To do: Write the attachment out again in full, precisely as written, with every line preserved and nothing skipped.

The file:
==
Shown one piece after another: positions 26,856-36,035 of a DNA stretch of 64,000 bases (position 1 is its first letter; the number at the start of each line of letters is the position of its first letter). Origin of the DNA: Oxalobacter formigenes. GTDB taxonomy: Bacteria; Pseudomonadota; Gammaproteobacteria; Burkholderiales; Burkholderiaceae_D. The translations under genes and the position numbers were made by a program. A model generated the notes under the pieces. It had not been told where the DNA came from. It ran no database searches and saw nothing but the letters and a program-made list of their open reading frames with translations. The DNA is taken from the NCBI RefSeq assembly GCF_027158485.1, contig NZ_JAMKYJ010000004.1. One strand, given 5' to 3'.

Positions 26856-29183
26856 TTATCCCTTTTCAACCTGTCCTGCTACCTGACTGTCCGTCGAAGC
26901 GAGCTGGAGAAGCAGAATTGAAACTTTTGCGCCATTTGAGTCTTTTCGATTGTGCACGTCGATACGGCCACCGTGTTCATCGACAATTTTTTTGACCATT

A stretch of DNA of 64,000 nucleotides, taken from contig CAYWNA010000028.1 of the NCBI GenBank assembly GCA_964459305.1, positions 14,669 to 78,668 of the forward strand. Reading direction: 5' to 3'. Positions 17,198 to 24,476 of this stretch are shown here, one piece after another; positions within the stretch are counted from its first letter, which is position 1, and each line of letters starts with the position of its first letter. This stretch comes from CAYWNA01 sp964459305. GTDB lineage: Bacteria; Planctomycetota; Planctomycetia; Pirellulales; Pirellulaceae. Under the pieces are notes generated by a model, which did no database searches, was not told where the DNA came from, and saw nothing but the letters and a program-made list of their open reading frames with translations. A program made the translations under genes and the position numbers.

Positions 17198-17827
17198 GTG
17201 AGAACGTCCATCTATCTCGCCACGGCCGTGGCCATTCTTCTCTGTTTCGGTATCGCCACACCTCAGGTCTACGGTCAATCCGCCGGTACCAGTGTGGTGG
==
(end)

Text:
Shown one piece after another: positions 26,856-36,035 of a DNA stretch of 64,000 bases (position 1 is its first letter; the number at the start of each line of letters is the position of its first letter). Origin of the DNA: Oxalobacter formigenes. GTDB taxonomy: Bacteria; Pseudomonadota; Gammaproteobacteria; Burkholderiales; Burkholderiaceae_D. The translations under genes and the position numbers were made by a program. A model generated the notes under the pieces. It had not been told where the DNA came from. It ran no database searches and saw nothing but the letters and a program-made list of their open reading frames with translations. The DNA is taken from the NCBI RefSeq assembly GCF_027158485.1, contig NZ_JAMKYJ010000004.1. One strand, given 5' to 3'.

Positions 26856-29183
26856 TTATCCCTTTTCAACCTGTCCTGCTACCTGACTGTCCGTCGAAGC
26901 GAGCTGGAGAAGCAGAATTGAAACTTTTGCGCCATTTGAGTCTTTTCGATTGTGCACGTCGATACGGCCACCGTGTTCATCGACAATTTTTTTGACCATT

A stretch of DNA of 64,000 nucleotides, taken from contig CAYWNA010000028.1 of the NCBI GenBank assembly GCA_964459305.1, positions 14,669 to 78,668 of the forward strand. Reading direction: 5' to 3'. Positions 17,198 to 24,476 of this stretch are shown here, one piece after another; positions within the stretch are counted from its first letter, which is position 1, and each line of letters starts with the position of its first letter. This stretch comes from CAYWNA01 sp964459305. GTDB lineage: Bacteria; Planctomycetota; Planctomycetia; Pirellulales; Pirellulaceae. Under the pieces are notes generated by a model, which did no database searches, was not told where the DNA came from, and saw nothing but the letters and a program-made list of their open reading frames with translations. A program made the translations under genes and the position numbers.

Positions 17198-17827
17198 GTG
17201 AGAACGTCCATCTATCTCGCCACGGCCGTGGCCATTCTTCTCTGTTTCGGTATCGCCACACCTCAGGTCTACGGTCAATCCGCCGGTACCAGTGTGGTGG